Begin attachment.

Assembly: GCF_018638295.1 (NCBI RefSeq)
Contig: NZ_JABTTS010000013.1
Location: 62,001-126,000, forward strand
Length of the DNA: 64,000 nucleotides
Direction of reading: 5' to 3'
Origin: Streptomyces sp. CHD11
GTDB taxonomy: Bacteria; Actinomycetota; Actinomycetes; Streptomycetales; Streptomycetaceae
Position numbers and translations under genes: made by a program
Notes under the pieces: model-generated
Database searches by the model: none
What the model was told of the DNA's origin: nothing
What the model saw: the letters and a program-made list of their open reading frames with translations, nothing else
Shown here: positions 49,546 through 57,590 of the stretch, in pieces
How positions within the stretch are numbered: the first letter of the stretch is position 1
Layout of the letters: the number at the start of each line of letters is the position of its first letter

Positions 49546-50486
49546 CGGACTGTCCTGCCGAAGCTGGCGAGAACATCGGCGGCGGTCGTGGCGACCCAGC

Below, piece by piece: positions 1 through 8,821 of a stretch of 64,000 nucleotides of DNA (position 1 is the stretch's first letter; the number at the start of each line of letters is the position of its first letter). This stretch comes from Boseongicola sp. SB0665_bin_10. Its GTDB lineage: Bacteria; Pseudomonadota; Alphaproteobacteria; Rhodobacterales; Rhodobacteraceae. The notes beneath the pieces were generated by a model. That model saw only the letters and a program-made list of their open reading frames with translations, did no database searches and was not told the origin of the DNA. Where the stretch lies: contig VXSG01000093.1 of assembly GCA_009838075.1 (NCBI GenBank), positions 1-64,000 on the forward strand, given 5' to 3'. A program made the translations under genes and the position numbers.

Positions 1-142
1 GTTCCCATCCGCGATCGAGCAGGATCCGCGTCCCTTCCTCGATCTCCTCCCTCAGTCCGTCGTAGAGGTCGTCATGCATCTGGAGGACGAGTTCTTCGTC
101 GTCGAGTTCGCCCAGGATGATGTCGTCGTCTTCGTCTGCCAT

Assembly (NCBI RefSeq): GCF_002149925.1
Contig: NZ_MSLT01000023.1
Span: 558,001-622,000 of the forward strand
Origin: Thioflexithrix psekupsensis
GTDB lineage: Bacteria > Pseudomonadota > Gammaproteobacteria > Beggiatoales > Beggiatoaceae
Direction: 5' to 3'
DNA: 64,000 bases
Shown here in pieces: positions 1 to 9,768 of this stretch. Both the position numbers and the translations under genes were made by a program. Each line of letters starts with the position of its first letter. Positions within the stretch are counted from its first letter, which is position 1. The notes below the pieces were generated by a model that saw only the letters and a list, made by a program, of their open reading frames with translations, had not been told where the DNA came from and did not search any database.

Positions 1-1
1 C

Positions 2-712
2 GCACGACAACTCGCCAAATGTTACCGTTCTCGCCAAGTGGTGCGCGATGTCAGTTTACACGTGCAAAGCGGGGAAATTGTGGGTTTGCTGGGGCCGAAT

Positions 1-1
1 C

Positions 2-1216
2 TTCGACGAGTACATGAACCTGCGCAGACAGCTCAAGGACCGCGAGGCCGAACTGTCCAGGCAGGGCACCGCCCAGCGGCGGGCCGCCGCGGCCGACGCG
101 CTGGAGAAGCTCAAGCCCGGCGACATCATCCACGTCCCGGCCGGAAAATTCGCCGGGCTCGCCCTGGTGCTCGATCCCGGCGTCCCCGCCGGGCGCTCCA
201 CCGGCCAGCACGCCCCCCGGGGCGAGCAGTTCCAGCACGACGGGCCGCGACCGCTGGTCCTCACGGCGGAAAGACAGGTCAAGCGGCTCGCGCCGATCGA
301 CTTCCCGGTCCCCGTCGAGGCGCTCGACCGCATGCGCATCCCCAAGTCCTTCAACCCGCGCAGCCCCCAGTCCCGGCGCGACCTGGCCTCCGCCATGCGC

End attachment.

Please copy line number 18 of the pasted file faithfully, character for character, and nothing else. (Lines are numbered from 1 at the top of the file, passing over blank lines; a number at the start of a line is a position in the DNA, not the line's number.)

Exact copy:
Below, piece by piece: positions 1 through 8,821 of a stretch of 64,000 nucleotides of DNA (position 1 is the stretch's first letter; the number at the start of each line of letters is the position of its first letter). This stretch comes from Boseongicola sp. SB0665_bin_10. Its GTDB lineage: Bacteria; Pseudomonadota; Alphaproteobacteria; Rhodobacterales; Rhodobacteraceae. The notes beneath the pieces were generated by a model. That model saw only the letters and a program-made list of their open reading frames with translations, did no database searches and was not told the origin of the DNA. Where the stretch lies: contig VXSG01000093.1 of assembly GCA_009838075.1 (NCBI GenBank), positions 1-64,000 on the forward strand, given 5' to 3'. A program made the translations under genes and the position numbers.